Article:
Salman Khan: As actors, we want to grow and get inspired by the characters we play – Times of India
In a career spanning decades and with a filmography of about 130 plus films, what prompted you to back Antim: The Final Truth, the remake of the Marathi film Mulshi Pattern?
I had a different character in mind back then. I knew I could pull it off in the plot of this film. This character was in my mind for some time and I knew that this was a plot where I could fit it in really well. I needed to play something like this — he puts up with a lot, and silently so, but he has a strong mind and gets what he intends to. I felt that the character in Mulshi Pattern already had that spark, but it was not very long. I liked the plot, and I knew we could put the character I had in mind into it. We changed the screenplay and worked out everything, and then, it became a big film. Pravin Tarde had his limits in terms of production, etc. Mahesh and I knew we would do this, and we would do it the way we had to. The character of the police officer and Rahul’s character (played by Aayush) were lending themselves to an impactful screenplay. Mahesh and I discussed this, and then the script was prepared in no time. Antim is about two characters — one is older and the other is younger. Although they face similar circumstances, they choose different paths — one takes the right path and the other the wrong one. One has nobody and the other loses everyone he had. When I had seen Mulshi Pattern for the first time, I had told the makers that the police officer’s role needed to be extended. It could have been much longer. After we’ve reworked everything the way we envisioned it, they’re now two different films.
Mahesh Manjrekar was not the initial choice to direct the movie. In a conversation with us, he revealed that when he came on board, he got you to agree to do certain things the way he would like to see it…
He has a certain way of telling his stories, and that is the reason he was brought on board. He was staying with me at the farm when we started discussing the film. Things started flowing and then I told him, ‘Bhai, aaja tu hi kar le.’ We both were clear that the film will neither go idhar nor will it go udhar. It happens with me that if you make a very realistic film, it looks like chhoti picture banayi hai. We have to keep everything in mind. Aayush went into a new zone after LoveYatri. I saw how he changed himself to play the part in Antim. I could see that he was really interested. We go to watch movies to get that larger-than-life feeling, that adrenaline rush and as actors, we want to grow, be better people and get inspired by the characters we play. I’ve done films like Bajrangi Bhaijaan, Phir Milenge and Tubelight, where I have played these intense characters. Even Tere Naam… these films had heroism of another kind. If you don’t give your blood and sweat to a film, the audience won’t enjoy it.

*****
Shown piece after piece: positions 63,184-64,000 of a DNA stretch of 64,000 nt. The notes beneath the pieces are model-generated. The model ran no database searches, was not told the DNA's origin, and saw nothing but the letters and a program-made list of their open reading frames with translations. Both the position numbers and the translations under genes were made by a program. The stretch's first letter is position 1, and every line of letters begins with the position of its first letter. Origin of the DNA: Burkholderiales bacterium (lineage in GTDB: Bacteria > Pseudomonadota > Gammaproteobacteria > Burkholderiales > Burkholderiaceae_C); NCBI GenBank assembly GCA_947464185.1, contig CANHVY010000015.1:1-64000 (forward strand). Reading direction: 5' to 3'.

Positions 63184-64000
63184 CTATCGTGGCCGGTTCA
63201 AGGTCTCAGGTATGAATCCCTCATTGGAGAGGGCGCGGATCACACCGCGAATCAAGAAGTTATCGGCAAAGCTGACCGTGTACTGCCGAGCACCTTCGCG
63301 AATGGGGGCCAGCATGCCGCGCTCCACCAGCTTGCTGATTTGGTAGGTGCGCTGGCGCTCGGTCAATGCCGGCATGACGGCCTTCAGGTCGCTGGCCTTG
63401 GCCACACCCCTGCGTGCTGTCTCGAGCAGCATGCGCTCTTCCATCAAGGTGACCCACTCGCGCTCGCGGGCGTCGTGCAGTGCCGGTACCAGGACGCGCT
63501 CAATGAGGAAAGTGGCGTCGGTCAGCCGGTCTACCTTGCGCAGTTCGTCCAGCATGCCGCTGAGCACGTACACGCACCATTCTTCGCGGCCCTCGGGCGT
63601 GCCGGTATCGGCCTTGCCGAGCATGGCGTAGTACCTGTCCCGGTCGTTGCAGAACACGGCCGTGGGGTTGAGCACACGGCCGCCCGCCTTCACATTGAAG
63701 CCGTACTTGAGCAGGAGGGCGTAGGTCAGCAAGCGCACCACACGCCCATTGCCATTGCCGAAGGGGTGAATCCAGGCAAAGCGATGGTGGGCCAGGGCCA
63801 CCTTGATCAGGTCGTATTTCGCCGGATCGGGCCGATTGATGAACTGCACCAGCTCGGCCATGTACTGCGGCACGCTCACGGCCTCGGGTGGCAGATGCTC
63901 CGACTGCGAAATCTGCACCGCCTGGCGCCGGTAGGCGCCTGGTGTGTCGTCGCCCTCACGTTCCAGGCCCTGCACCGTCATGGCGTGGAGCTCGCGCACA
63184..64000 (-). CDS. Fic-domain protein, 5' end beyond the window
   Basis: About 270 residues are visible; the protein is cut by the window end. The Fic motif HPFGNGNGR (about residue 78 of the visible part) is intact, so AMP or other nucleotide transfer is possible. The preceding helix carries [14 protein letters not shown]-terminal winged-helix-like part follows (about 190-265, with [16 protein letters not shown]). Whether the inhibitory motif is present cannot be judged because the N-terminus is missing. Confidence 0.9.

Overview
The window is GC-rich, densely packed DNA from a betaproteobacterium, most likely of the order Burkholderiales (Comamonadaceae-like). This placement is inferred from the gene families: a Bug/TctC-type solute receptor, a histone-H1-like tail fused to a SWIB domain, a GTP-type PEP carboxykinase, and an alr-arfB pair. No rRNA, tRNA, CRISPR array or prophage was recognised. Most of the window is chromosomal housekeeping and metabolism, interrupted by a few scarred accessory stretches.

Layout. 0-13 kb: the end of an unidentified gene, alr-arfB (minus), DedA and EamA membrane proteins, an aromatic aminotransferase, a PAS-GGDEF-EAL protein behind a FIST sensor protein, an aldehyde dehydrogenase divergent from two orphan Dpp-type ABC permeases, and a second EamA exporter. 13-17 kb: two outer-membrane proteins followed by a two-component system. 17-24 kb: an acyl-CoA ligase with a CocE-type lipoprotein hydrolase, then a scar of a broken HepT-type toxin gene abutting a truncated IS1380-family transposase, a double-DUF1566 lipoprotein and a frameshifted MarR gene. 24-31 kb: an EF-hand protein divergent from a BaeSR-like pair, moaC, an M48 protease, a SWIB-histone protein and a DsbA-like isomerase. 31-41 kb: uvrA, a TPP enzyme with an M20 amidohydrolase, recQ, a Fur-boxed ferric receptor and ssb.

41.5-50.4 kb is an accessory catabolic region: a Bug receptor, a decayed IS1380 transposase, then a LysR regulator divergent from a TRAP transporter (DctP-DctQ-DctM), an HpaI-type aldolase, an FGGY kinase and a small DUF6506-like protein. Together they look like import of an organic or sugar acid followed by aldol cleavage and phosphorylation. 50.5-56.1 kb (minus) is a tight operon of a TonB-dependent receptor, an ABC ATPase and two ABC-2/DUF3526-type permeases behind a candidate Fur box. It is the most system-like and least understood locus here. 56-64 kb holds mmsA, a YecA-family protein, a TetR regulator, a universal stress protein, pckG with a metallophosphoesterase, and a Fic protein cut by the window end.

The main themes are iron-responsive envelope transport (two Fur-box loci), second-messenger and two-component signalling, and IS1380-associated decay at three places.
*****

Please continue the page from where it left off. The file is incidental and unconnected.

While facing the camera, Aayush and you were on the opposite sides of the fence. Off-camera, was there ever a time you were worried watching him push himself hard?
I just told him to be very careful. I told him that his portrayal of the character should be a combination of being realistic, yet it should be larger than life. He understood what I said. I did my bit, and he did his. The result is out there for everyone to see.
It’s tradition to have your father Salim Khan watch every movie that involves your family and you. What did he think of Antim?
When we showed him the rushes, he just said, ‘Acchi picture hai.’ He put it out very simply. He saw the entire film and liked it very much. The thing with my father is that he doesn’t shy away from saying what he has to say and what he feels.
You spoke about getting that adrenaline rush watching movies in theatres. When was the last time you watched a film on the big screen and what kind of films do you really like?
I watched a film in a theatre close to my house just before the lockdown. I enjoy any and everything that cinema has to offer. I even enjoy watching some of my bad films because I know the hard work that has gone into those movies. When I watch them, I know what not to make, and in those films also, there are good points that I make a note of, which can be put to use later. When I watch films, I know what could have been corrected, added or removed for it to have turned out to be a better movie. My mind starts working on the plot level.
That’s the kind of vision that directors often work with. Is direction on your mind, too?
That is what I wanted to be when I was young and when I came into the movies.
Then, why didn’t you pursue it?
You wouldn’t have had Salman Khan, the actor, no? (laughs!) Not now, but someday I will direct. We have scripts right now that we are producing. We’re involved with them deeply. These days with the kind of rehearsals and readings and preparation, you know what the director is going to shoot and bring to the table. If that doesn’t happen, we go back and rework. Over the years, since Maine Pyar Kiya, I have been writing a lot of stories that are penned in such a way that they can be turned into a script in a matter of weeks. We are going to make some of them now.
In the time to come, you’ll be seen revisiting your characters in Kick and Tiger Zinda Hai with their sequels. With considerable time gaps between the first and the subsequent movies in the series, how do you approach the roles?
I believe these characters have grown. They are only more fun, more mature, bigger, stronger and with more layers — even Dabangg, for that matter. The Chulbul Pandey you will see in Dabangg 4 soon will be very different from the one you saw in the first outing. His character, like all the other characters, has evolved with time and will continue to do so.
For all the latest entertainment News Click Here